Ready for some roman era archeology? Let's go!

The side reminds us a previous structure, these arches are structural, but how much of this comes from the fifth century? I guess more than you may presume, but that's just my two cents! San Simpliciano, for example, in Milan too, is from the fith century and have very similar side arches in its paleochristian structure, same said for the Basilica of constantine of Trier in Germany...we'll see, we'll see...



The light of the dawn:



the AMAZING apse, so truthfully romanesque!





Ok, for this we have the demonstration that is from the fifth century and so from Late Roman era: this part here has the most typical "opus spicatum", a classical way of building for the romans!



To better understand what the "opus spicatum" is, I show you this image from the Trajan Market (100 a.D.) in Rome. See? Bricks puts in diagonal in a row and on the opposite diagonal on the lower row and so on: this is Opus Spicatum!



(image taken from Wikicommons)

Opus spicatum everywhere!



As you can see, also on the sides (the part of the arches I said before) there is roman era Opus Spicatum, a sign that the whole side and the arches too may be really roman era buildings!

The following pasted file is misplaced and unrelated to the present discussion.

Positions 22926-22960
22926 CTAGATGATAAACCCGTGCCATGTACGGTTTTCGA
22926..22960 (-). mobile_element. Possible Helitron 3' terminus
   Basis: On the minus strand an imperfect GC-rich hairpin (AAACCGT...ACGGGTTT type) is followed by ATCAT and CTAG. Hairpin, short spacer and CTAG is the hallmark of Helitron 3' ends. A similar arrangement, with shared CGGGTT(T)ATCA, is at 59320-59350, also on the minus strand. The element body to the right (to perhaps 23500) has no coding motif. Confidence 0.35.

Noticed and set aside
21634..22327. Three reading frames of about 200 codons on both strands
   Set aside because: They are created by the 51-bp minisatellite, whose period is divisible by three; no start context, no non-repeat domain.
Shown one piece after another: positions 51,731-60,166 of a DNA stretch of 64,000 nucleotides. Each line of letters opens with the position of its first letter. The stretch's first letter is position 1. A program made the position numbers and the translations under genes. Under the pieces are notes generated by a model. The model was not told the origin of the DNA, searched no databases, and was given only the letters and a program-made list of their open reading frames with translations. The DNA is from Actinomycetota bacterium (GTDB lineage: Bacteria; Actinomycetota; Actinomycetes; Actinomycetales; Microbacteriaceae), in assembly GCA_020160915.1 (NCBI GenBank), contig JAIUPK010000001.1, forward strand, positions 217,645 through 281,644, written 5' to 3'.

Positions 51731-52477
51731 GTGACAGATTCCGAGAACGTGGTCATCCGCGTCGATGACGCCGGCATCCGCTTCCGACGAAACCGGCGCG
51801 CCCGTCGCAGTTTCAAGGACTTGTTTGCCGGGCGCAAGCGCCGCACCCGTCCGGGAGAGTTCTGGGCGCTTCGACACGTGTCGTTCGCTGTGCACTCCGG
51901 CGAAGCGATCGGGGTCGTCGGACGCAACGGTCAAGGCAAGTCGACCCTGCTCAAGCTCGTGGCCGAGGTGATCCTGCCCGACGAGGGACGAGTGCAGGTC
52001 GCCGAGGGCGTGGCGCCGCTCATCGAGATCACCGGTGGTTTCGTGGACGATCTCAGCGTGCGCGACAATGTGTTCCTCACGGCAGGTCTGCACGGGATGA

Apsis again, so beautiful!





Here you see that the Opus Spicatum reach a certain height on the side of the building...



It is amazingly intact huh? 1600 years old!





The facade too has some structure that needs further studies:







End of part two! Ready to enter? We'll do it on part III!

All pictures are mine.
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Old November 17th, 2014, 12:16 AM   #985
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Santa Maria in Calvenzano part III:

The interiors!



On the apsis, a fresco representing the Coronation of Mary dating back to the second half of 1300, almost 700 years old now! Wow!



Picture in detail of the fresco found on www.stradadelleabbazie.it













Side nave:







Opus Spicatum also on the inside:





Side apsis, so sweet and beautiful!







A faceless gothic Madonna. very very ancient! I guess some 6-700 years old at least!









Statues:













And that's all! I hope you enjoyed the ride in this small but very beautiful jewel of Southern Milan!

All pictures are mine.
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Old November 17th, 2014, 01:06 PM   #986